2-2 Equals 4th For Eagles in Tough NFC East
Tuesday, September 30, 2008
A 2-2 record usually isn't a cause for early-season alarm in the NFL, particularly when the team involved has looked like one of the better clubs.
But for the Philadelphia Eagles, that break-even mark one-quarter through their regular season has them in last place in the imposing NFC East, and it's unclear if they will have tailback Brian Westbrook back in their lineup for Sunday's home game against the Washington Redskins.
Coach Andy Reid said during a news conference yesterday at the Eagles' training complex he wasn't certain if Westbrook will be able to practice tomorrow. The running back sat out Sunday night's loss at Chicago after hurting his right ankle a week earlier during a triumph over the Pittsburgh Steelers. Reid has called Westbrook's ankle ailment a strain.
"We'll have to see how he does here these [next] two days," Reid said. "If we had to practice [yesterday], he wouldn't be able to do it."
The 24-20 loss to the Bears underscored just how valuable Westbrook is to the Eagles. He has missed eight games with injuries since becoming a starter in the 2004 season, and the Eagles are 3-5 in those games. When the Eagles, minus Westbrook, needed a big play against the Bears, they couldn't get it done, getting stopped near the goal line on a crucial series late in the game.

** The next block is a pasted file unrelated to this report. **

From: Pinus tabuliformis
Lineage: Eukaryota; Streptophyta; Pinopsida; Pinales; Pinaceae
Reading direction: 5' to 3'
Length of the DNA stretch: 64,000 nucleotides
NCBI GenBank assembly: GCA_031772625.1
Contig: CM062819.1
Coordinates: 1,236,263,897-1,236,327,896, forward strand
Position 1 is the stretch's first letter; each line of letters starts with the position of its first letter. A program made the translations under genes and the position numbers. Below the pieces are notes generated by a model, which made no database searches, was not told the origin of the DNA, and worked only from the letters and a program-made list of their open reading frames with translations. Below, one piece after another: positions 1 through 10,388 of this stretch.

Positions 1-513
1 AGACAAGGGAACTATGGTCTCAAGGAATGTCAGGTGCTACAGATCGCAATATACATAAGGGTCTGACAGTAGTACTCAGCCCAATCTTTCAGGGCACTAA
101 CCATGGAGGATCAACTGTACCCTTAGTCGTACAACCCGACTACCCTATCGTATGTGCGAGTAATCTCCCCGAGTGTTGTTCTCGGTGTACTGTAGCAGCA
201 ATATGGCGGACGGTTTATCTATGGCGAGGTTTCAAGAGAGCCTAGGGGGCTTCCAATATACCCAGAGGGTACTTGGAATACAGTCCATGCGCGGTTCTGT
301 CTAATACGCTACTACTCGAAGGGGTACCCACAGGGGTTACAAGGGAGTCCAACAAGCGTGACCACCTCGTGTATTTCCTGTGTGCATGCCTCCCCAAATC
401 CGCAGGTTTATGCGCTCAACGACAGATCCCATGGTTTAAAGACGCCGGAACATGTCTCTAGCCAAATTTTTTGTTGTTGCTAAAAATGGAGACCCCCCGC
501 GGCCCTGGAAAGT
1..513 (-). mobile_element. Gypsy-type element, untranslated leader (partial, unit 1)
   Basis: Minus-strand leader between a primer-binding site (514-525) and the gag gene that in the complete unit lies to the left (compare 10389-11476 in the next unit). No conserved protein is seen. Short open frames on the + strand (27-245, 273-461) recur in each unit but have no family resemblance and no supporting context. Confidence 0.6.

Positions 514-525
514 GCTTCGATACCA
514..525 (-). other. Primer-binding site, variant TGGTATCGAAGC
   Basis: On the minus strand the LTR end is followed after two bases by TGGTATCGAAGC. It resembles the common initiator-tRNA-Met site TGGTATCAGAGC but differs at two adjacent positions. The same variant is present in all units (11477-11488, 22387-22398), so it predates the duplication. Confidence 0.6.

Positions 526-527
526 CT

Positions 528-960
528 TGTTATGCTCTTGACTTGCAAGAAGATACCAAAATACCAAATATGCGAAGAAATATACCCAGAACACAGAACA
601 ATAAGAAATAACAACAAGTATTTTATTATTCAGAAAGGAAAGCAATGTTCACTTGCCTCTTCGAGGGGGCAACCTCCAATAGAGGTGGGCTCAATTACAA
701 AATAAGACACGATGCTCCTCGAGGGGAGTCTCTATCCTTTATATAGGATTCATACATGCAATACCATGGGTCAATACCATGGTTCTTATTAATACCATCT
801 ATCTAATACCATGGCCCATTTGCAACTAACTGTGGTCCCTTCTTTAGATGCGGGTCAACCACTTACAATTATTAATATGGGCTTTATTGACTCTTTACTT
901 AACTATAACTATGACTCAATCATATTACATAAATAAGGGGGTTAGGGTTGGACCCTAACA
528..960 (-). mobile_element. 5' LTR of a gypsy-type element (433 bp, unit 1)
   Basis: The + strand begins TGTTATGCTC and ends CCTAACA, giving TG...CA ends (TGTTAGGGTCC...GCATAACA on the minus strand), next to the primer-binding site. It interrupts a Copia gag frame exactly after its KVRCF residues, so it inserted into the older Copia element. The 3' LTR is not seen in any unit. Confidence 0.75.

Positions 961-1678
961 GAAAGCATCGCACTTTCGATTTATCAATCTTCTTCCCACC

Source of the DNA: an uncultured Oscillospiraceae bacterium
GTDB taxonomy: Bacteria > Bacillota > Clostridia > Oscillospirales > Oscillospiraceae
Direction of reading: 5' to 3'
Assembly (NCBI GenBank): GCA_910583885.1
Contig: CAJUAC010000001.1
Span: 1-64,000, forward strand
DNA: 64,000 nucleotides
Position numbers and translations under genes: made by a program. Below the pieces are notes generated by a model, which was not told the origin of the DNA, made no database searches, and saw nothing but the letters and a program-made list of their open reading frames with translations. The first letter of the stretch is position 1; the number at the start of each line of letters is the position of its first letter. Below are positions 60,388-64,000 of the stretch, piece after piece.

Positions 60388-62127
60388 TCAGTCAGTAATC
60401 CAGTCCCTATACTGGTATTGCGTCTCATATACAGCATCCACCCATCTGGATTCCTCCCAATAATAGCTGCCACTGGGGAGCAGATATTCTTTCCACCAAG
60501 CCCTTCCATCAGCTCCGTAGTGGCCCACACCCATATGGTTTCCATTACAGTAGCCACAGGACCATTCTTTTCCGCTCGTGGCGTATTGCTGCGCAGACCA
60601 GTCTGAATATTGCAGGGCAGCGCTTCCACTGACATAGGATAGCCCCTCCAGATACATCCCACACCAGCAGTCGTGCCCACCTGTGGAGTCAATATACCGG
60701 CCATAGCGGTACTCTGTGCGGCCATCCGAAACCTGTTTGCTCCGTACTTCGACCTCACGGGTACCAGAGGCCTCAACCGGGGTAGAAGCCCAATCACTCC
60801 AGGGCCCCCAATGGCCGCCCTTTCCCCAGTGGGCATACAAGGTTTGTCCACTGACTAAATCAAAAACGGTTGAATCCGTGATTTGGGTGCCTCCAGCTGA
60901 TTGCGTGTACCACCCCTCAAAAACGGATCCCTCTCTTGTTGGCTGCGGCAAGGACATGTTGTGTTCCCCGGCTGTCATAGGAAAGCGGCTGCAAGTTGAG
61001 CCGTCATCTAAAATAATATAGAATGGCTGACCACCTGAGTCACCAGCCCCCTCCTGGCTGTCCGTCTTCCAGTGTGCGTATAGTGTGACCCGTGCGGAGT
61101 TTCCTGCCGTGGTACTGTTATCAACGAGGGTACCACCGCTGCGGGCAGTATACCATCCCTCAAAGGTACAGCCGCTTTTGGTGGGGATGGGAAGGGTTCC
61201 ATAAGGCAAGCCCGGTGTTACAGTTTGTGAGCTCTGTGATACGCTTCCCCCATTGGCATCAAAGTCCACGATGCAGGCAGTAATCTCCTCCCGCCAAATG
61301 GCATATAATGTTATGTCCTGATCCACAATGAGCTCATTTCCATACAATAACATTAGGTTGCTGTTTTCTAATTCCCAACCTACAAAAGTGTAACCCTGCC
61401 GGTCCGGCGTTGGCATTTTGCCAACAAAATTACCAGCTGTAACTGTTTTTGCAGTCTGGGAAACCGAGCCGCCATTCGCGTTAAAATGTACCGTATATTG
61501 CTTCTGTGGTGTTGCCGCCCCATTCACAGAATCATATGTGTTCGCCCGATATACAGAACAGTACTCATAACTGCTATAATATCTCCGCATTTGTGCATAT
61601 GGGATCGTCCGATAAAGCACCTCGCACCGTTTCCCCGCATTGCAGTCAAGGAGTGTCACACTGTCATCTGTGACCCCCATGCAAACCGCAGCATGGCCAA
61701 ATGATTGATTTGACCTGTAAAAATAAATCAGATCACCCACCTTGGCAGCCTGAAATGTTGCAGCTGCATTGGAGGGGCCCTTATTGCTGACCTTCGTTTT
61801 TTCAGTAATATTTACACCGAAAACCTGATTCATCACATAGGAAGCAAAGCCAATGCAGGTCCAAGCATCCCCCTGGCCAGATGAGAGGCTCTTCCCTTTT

"There were opportunities," Eagles quarterback Donovan McNabb said during his postgame news conference. "We just didn't capitalize on it. . . . You tip your hat off to them. They did a great job with the four-down stand. Their defense did a good job at the right time, I guess."
Reid was left having to defend his team's play-calling yesterday. The Eagles, trailing by four points in the game's final minutes, had a first down at the Bears 4-yard line and a second down at the 1. But Reid, criticized over the years for abandoning the running game and throwing nearly nonstop, never allowed McNabb to pass, and the Eagles were stopped on fourth down at the 1 after three runs by fill-in tailback Correll Buckhalter and one by Tony Hunt.
"I thought we had them on their heels a little bit," Reid said yesterday. "Their defensive line had played basically that whole game because of the injuries they had. You know, we were running the ball effectively that last series. I thought we had a chance to pound it in there. Obviously, hindsight is 20/20 here."
The Eagles opted to hand the ball to their running backs in the shadow of the goal line instead of having McNabb attempt a quarterback sneak. McNabb was playing with a bruised chest that forced him out of the Steelers game briefly, but he said late Sunday his injury wasn't a factor in the play-calling decisions.
"If the sneak would have been called, I would have been more than willing to do it as well," McNabb said. "When you get to that situation, no matter what play is called, we've got to execute. And we didn't."
McNabb has thrown the ball crisply all season and seems to be moving confidently in the pocket. He said after the game his chest injury hadn't bothered him.
"I didn't feel bad at all," McNabb said. "But at this particular point with the loss, I'm upset."